Chancellor Rishi Sunak said the programme will help youngsters who could be “left behind” following the crisis.
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The Government has launched its £2 billion Kickstart aimed at helping young people into work as the labour market remains strangled by the coronavirus pandemic.
Chancellor Rishi Sunak said the programme, which will create thousands of new roles nationwide, will help youngsters aged between 16-24 who could be “left behind” following the crisis.
Under the scheme, employers will be able to offer young people on Universal Credit state-subsidised work placements for six months.
As of July there were almost 538,000 young people aged 24 and under on Universal Credit, a rise of around 250,000 from March.
Businesses are able sign up to use the scheme from Wednesday, with the state also paying employers £1500 to set up support and training for people on a Kickstart placement.
Chancellor Rishi Sunak said: “This isn’t just about kickstarting our country’s economy – it is an opportunity to kickstart the careers of thousands of young people who could otherwise be left behind as a result of the pandemic.
“The scheme will open the door to a brighter future for a new generation and ensure the UK bounces back stronger as a country.”
The Government will pay 100% of the National Minimum Wage dependent on age, National Insurance and pension contributions for 25 hours a week for those on the scheme.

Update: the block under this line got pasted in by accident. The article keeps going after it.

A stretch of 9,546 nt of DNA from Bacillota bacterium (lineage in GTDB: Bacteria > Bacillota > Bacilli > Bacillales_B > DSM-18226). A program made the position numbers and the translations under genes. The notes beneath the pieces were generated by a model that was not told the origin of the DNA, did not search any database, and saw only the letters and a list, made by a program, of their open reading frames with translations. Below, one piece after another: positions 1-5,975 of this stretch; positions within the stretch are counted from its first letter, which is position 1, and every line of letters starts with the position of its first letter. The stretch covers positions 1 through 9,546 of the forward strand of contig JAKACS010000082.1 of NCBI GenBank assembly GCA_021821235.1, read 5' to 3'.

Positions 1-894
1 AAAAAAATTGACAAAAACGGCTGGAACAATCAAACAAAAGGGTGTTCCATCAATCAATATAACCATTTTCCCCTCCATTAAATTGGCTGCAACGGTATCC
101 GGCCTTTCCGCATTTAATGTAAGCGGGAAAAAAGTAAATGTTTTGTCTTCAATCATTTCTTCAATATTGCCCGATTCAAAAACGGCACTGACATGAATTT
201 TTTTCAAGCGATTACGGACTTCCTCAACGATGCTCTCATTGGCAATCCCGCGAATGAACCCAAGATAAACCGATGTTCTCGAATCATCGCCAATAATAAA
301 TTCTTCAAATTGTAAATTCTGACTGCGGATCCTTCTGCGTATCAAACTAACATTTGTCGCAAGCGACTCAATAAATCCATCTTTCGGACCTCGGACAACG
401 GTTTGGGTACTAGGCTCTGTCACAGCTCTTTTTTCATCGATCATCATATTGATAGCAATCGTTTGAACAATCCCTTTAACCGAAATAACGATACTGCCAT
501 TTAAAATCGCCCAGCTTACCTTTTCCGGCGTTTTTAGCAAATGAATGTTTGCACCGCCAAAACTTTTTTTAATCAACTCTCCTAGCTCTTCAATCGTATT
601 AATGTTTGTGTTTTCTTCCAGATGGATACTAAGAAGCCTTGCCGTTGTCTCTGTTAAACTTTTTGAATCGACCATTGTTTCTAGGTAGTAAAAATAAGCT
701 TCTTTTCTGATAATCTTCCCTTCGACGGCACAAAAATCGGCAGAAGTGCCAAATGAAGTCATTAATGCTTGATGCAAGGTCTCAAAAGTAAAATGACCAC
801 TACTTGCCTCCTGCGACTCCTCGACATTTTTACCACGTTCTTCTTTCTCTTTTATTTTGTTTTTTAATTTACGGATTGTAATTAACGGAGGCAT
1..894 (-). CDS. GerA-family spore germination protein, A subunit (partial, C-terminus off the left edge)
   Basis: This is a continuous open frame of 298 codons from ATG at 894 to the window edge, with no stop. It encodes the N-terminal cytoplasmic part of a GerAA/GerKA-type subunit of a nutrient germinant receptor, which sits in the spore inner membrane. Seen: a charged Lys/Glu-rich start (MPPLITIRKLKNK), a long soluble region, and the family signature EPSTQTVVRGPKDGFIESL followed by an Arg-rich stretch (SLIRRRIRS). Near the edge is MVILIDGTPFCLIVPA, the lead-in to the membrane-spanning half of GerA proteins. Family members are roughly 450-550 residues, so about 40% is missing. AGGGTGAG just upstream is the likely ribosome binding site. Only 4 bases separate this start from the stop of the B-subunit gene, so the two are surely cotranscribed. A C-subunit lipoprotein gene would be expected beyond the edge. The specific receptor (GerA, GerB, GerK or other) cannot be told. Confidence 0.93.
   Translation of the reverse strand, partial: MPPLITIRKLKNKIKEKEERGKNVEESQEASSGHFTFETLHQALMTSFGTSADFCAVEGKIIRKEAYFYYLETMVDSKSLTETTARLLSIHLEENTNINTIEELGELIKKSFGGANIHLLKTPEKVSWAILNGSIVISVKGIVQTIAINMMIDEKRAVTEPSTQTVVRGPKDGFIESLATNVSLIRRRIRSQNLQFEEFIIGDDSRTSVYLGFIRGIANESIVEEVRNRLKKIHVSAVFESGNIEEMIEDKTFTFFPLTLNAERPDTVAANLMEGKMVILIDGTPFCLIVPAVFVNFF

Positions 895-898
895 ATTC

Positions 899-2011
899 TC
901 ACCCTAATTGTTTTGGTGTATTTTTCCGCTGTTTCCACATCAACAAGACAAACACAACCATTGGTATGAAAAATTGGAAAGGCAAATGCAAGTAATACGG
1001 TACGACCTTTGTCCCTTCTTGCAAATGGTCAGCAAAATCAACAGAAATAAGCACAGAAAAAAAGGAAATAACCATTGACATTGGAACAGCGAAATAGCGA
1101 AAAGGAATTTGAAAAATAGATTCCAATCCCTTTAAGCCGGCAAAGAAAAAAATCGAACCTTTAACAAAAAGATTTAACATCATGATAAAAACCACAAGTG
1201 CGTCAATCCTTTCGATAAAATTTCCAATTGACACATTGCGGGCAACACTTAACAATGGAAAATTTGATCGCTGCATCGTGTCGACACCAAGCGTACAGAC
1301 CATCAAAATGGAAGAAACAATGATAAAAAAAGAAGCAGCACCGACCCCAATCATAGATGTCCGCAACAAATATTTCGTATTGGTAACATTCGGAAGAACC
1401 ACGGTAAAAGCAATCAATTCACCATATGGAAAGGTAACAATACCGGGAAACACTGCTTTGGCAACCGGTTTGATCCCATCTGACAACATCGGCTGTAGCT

Major employers including Tesco have signed up to offer jobs through the scheme, it said.
The scheme, which will be delivered by the Department for Work and Pensions, will initially be open until December 2021.
Therese Coffey, Secretary of State for Work and Pensions, said: “As we launch our £2 billion Kickstart programme, putting young people at the heart of our revival – we are urging businesses to get involved in this innovative scheme and take advantage of the enormous pool of potential out there.
“Young people taking part will receive on-the-job training, skills development and mentoring, as we get them on that first rung of the jobs ladder and on their way to successful careers.”
Labour responded to the Kickstart launch by saying the programme appears to lack coordination across various sectors.
“Labour has repeatedly called for a youth employment scheme that matches the scale of today’s jobs crisis, just as the Future Jobs Fund did at the time of the global financial crash,” shadow chancellor Anneliese Dodds said in a statement.
“The Labour Government in Wales has done just that with its Jobs Growth Wales scheme: bringing local authorities, employers, trade unions and other stakeholders together to help young people into work without impacting older workers.
“But the Conservative government’s Kickstart scheme, which has been delayed, already looks like it lacks that cross-organisational coordination. It will only work if employers and jobseekers have clarity and confidence that the scheme will lead to meaningful work. The Government can’t afford to get this wrong.”